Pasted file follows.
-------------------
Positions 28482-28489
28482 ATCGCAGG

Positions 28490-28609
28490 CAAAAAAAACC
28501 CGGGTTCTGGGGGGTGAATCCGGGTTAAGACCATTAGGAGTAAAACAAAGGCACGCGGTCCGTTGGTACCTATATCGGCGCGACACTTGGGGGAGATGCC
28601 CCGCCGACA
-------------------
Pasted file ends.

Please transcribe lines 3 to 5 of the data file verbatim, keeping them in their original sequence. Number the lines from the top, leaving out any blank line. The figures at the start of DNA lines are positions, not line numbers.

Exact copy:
Positions 28490-28609
28490 CAAAAAAAACC
28501 CGGGTTCTGGGGGGTGAATCCGGGTTAAGACCATTAGGAGTAAAACAAAGGCACGCGGTCCGTTGGTACCTATATCGGCGCGACACTTGGGGGAGATGCC